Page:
Yesterday, Chris posted a new cover photo on our Facebook Page, describing the dichotomy of the Taj Mahal with the town of Agra; while both are beautiful, the Taj’s beauty come from majesty and grandueur, while the town’s beauty comes from a patchwork of color.
Chris pointed out that while looking at the Taj Mahal, you might miss the beauty that is all around you just because it is the type of beauty that is much more mundane and commonplace.
Due to desensitization and over-exposure, often in life we overlook that which we see every day and only notice that which is unique, grand and different.
Sadly, this is what is happening in the world of international development as well.
We are desensitized to the needs of the poor, immune to their cries for help and in some ways only willing to give attention when a grand majestic plea is put together.
In the after math of the Kony 2012 video, Michael Abramowitz posted on Nicholas Kristof’s NYTimes blog calling for governments to improve their approach to Atrocities Prevention, such as genocide.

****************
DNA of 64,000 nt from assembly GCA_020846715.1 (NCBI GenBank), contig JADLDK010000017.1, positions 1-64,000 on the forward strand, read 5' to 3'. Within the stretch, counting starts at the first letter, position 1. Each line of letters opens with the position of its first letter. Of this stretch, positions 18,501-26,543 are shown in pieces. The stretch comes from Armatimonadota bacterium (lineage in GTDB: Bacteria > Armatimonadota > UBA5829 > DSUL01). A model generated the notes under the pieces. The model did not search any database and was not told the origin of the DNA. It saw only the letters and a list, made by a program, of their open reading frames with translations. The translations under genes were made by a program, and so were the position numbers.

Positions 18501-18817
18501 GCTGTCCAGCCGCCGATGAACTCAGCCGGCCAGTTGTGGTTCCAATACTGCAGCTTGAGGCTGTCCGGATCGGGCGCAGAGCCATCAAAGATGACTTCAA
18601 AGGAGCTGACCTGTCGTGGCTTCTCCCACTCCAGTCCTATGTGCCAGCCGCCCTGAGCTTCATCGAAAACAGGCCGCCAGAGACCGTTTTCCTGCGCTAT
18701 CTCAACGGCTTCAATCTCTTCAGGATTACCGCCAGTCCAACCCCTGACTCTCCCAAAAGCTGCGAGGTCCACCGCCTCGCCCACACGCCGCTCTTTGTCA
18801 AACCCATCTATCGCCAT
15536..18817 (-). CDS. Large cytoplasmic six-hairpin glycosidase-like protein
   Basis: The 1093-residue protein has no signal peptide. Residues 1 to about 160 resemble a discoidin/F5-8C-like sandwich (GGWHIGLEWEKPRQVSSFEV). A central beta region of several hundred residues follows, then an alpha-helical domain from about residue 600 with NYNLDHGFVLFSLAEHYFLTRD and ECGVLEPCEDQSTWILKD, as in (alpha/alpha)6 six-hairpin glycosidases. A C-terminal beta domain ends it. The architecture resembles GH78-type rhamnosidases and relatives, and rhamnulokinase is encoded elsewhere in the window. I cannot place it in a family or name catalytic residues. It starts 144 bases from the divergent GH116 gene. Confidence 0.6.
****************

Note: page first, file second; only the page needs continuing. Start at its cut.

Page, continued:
While Mr. Abramowitz focused on the government’s role, I would also like to highlight the role of social entrepreneurs.
Last year, I went to the genocide museum in Kigali, Rwanda and I’ll admit it was the first time that I really started to grasp what happened there in the 90s. A few years before that, I was in Cambodia learning about the Khmer Rouge.
Theres something about these truly unfortunate developments that struck me as a common denominator: poverty.
Poverty leaves its victims without the dignity of choice, but also without the dignity of security.
While there will always be good and evil, and always a need for the righteous to circumvent the plans of those with negative intentions, long-term, slow, mundane economic development can go a long way to putting stop gaps between atrocities.
While I applaud all efforts to mitigate evil and help the innocent, I want to emphasize that this is an epic struggle which extends well beyond our lives or even the generations we interact with in a life time. A struggle with that kind of timeframe requires slow, long term solutions as well.
Just because economic development is not a flash in the pan quick solution, doesn’t mean we shouldn’t dig in.
The long slog isn’t always the most glorious, but we need people who are in it for the slog and not for the glory.
If that sounds like you, join us and become a social entrepreneur!